The Cross is God's Christmas Tree by Dr. J. Vernon McGee

The Cross Is God's Christmas Tree
Dr. J. Vernon McGee
1 Peter 2:24

What is the origin of the modern Christmas tree? This question arises regularly with each return of the holiday season and just as regularly disappears into the silence of uncertainty at the close of the Christmas festivities. While there is no answer of a definite nature, one thing is sure: It has no biblical basis. How the decorated tree found its way into the Christmas celebration is a question which has no categorical conclusion whatsoever.

There are those who connect it with the Saturnalia of the ancient Romans and their use of evergreens over the door during the days of that pagan festival, a festival bitterly denounced by the early church. Tertullian wrote extensively against it.

Some find the origin of the Christmas tree among the Druids who were tree worshipers. And, if your ancestors came from northern Europe, as did mine, I suppose there were Druids among them. Still others find the origin of this custom in the superstition of a corrupt church, but the facts available do not seem to warrant such a conclusion. There is no scriptural basis, and thus far there seems to be no historical basis upon which the use of this merriest of Christmas ornaments rests.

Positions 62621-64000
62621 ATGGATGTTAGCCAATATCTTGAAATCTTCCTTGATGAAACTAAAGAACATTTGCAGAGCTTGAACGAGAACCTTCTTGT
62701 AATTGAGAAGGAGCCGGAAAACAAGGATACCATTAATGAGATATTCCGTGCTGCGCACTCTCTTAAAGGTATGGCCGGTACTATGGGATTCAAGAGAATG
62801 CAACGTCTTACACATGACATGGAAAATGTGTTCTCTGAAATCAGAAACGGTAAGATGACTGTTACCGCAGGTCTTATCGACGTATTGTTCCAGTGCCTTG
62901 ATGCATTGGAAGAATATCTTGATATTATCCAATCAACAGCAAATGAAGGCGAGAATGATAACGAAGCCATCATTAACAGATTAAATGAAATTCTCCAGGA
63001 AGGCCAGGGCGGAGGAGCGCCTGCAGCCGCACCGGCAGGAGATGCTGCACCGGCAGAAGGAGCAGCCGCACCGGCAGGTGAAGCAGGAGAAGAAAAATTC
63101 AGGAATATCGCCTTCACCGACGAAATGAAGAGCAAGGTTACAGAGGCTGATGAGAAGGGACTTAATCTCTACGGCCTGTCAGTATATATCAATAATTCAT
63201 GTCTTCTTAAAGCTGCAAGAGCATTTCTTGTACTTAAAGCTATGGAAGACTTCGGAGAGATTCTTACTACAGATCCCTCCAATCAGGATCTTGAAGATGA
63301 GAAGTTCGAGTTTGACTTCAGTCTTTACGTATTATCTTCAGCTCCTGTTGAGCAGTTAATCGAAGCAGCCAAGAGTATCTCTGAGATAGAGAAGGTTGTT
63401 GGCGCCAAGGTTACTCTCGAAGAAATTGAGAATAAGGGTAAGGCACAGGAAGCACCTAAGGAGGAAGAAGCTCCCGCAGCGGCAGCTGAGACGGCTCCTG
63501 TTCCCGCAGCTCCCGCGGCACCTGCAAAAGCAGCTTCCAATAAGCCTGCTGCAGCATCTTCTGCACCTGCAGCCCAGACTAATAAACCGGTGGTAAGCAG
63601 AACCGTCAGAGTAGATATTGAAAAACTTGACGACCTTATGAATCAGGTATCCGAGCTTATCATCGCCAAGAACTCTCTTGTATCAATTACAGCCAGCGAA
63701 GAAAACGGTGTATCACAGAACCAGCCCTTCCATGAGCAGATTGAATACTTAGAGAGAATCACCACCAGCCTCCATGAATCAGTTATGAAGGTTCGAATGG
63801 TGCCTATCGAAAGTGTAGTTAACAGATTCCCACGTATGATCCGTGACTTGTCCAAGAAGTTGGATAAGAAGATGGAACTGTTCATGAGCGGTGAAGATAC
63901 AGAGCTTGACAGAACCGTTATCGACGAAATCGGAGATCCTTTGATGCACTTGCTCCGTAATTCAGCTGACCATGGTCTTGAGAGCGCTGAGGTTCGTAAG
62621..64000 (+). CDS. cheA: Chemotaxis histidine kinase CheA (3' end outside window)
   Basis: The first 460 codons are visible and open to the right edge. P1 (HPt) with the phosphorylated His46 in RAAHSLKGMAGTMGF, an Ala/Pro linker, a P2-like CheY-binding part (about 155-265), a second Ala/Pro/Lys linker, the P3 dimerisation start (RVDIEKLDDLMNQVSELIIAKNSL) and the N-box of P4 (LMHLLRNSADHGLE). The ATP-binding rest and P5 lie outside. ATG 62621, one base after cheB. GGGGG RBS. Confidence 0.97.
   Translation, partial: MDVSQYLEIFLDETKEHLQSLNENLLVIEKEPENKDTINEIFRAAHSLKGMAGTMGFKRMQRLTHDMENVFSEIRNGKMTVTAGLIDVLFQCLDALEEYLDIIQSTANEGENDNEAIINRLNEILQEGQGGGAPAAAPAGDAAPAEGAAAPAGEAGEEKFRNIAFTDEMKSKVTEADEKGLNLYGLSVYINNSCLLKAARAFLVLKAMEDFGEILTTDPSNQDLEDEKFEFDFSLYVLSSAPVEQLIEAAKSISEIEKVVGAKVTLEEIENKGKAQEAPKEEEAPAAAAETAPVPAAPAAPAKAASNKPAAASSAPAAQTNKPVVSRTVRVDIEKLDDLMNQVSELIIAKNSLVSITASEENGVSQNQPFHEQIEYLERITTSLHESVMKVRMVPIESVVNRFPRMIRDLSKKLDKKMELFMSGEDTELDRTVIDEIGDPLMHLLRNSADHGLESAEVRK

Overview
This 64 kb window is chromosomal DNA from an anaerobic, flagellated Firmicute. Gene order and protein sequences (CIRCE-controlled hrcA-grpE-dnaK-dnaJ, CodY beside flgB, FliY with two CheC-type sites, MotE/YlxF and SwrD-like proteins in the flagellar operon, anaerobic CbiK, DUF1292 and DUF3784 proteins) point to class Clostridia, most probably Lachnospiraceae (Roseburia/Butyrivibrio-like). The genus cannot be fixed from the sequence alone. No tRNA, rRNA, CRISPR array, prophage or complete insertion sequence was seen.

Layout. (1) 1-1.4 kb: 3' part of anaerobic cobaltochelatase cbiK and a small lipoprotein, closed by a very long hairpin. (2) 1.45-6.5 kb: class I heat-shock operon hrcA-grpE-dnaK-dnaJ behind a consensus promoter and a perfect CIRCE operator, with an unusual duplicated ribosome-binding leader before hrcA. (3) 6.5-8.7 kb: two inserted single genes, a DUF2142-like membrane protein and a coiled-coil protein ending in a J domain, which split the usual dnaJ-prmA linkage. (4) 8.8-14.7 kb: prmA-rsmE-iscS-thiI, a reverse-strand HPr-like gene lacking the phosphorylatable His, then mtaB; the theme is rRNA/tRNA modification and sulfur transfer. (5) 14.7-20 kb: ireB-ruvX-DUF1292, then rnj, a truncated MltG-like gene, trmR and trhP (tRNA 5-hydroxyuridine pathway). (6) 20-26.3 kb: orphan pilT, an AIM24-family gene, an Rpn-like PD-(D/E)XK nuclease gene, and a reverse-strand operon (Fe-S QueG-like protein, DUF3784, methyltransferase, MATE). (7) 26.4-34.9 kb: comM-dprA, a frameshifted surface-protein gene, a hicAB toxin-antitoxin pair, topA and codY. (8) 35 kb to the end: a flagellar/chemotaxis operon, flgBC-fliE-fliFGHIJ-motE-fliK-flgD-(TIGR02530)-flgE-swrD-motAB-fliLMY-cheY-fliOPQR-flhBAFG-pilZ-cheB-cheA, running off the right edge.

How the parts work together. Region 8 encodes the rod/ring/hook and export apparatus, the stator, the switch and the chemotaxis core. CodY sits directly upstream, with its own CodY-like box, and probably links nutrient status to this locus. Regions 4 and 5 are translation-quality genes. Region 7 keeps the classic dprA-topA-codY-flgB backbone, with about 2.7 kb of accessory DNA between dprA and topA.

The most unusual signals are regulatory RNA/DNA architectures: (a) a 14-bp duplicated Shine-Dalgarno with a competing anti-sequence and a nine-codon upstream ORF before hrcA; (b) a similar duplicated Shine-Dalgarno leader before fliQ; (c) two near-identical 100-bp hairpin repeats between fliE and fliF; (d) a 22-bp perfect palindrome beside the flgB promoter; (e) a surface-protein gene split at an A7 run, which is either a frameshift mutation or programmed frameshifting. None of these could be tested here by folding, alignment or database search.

William Muir Auld refers to the fact that Virgil casually alluded to a Roman custom of placing images on evergreens at certain times of the year. George Jacob, an Arabian geographer of the tenth century, related a legend about the night Christ was born in which the forest, despite ice and snow, burst into bloom. However, the first mention of the Christmas tree was made by an unknown citizen in Strassburg in 1604: ''At Christmas they set up fir trees in the parlours in Strassburg and hang thereon roses cut out of many-colored paper, etc.'' (A. Tille, Yule and Christmas). The whole idea is doubtless of German origin and probably began in Protestantism.

Some attribute its birth to Martin Luther, but in no way can this be subs ...

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